Sustainable Diets | WWF
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Sustainable Diets

Our food choices can make a positive difference to people and nature – improving our own health, the health of others, and the health of the planet.

Over-dependence on select foods, a lack of diversity in our diets and the continued consupmtion of unsustainably produced items have a harmful impact on nature. And while billions of people face an obesity crisis, billions of others struggle to get what they need.

If we all followed the dietary guidelines recommended by experts at the United Nations, then there’d be enough of the right food for all of us – and more space for nature to thrive.

Healthy salad

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The true impact of what we eat

Almost every country in the world faces a serious challenge due to our eating habits. Whether the challenge is undernutrition or obesity, global development efforts in areas such as poverty and disease are under threat.

Our diets also threaten the climate, life on land and life below water. The unsustainably increasing appetite for red meat and dairy leads to more carbon release, both from animal emissions and clearing land for ranching and growing feed. Overfishing has led to a drastic reduction in 93% of all fish in the ocean. Processed food requires more energy to produce and food-miles to distribute than freshly farmed produce.

People need to understand the true impact on nature of what they choose to eat – and that eating seasonal, local and sustainable produce can greatly benefit everyone.

What we’re doing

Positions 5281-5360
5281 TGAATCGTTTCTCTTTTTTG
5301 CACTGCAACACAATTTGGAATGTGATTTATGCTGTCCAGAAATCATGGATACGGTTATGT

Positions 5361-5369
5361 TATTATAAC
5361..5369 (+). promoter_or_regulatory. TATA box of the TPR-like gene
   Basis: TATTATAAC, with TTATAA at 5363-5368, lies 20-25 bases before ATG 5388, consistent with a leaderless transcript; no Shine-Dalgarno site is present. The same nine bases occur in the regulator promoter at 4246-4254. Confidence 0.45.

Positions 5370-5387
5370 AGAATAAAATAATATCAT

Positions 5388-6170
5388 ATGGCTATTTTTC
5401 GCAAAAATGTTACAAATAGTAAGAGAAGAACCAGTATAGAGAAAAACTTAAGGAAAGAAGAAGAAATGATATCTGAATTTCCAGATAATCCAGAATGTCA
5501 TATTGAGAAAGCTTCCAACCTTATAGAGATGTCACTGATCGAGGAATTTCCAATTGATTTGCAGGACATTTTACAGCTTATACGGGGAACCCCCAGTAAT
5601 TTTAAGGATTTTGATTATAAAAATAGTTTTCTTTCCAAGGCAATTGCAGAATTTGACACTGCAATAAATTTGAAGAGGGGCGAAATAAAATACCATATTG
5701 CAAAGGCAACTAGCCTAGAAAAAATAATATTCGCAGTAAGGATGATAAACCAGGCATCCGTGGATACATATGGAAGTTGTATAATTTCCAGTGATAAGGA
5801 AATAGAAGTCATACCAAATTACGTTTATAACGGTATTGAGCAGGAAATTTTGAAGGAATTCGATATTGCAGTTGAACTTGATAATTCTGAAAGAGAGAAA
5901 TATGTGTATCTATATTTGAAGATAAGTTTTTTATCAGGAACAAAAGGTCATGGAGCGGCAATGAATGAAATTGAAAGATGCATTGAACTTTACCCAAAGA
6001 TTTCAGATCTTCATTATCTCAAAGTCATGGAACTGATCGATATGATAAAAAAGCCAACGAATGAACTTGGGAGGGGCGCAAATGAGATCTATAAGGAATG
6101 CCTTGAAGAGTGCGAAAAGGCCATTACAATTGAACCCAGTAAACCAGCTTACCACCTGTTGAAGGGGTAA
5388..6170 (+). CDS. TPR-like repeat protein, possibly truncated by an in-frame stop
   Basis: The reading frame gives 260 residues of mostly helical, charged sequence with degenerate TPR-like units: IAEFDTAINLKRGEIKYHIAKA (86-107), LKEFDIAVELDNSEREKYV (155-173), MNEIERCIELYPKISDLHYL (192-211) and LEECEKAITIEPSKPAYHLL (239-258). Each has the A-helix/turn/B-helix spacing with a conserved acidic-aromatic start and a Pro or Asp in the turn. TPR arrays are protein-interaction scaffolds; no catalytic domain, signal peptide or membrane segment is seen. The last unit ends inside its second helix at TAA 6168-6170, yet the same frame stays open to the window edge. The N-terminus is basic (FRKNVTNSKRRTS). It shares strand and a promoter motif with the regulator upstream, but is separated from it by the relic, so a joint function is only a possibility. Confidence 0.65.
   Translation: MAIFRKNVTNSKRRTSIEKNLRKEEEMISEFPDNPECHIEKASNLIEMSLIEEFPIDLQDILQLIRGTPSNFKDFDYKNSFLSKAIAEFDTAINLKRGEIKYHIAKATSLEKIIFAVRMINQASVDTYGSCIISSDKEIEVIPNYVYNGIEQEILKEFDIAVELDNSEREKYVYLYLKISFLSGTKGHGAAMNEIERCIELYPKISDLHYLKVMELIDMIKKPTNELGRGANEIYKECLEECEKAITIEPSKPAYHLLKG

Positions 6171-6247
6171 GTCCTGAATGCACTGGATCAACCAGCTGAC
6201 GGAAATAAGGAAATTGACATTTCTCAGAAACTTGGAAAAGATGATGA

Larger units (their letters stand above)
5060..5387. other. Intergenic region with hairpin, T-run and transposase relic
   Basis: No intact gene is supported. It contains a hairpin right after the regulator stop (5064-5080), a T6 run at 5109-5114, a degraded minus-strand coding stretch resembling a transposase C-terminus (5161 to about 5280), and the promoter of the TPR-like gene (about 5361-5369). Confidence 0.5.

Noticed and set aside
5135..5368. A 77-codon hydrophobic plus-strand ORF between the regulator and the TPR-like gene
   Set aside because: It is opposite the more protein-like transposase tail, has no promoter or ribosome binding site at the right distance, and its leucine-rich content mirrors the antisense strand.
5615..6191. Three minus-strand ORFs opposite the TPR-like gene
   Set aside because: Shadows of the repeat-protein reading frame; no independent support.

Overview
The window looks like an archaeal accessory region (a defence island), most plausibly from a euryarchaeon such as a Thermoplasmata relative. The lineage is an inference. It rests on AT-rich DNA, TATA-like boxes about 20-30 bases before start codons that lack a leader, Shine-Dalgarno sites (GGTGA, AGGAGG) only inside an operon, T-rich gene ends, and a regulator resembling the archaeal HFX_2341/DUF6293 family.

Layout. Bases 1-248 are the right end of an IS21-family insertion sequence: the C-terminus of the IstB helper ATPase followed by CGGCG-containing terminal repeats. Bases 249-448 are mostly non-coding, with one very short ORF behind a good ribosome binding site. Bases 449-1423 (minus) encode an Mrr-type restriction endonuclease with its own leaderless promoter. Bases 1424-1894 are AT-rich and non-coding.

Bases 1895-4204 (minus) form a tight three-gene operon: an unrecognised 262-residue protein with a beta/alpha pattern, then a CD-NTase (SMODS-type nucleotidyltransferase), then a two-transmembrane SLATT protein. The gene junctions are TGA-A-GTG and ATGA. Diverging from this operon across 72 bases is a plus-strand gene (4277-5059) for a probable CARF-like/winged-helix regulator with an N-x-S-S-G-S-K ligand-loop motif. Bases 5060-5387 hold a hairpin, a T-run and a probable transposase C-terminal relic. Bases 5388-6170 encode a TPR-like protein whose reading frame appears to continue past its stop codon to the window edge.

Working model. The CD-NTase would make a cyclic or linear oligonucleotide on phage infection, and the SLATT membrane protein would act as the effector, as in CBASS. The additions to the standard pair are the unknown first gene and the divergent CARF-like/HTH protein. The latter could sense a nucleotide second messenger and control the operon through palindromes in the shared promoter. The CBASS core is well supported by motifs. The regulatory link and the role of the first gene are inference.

We are working towards a future where everyone has access to the right amount of nutritious food. Our ambition is to make sure at least half of the world follows United Nations dietary guidelines within the next decade.

We conduct research and develop guides to help consumers understand how they can eat more healthily and with a lower impact on nature and climate. We partner with chefs to create recipes and promote the consumption of sustainable foods, and work with innovative producers who are exploring new ways of farming and producing nutritious food.

Get involved


  • Check your national dietary guidelines and do your best to follow them
  • Avoid processed food and eat lots of fresh fruit and vegetables
  • Eat local, seasonal and sustainably-sourced food
  • Don’t eat too much red meat – and when you do, look for meat which has been sustainably produced
  • Don’t eat types of fish which are over-harvested – shellfish and molluscs are great alternatives


If we don’t change the way we eat food, the future of our planet will continue to be at risk. Please share this with your friends and communities.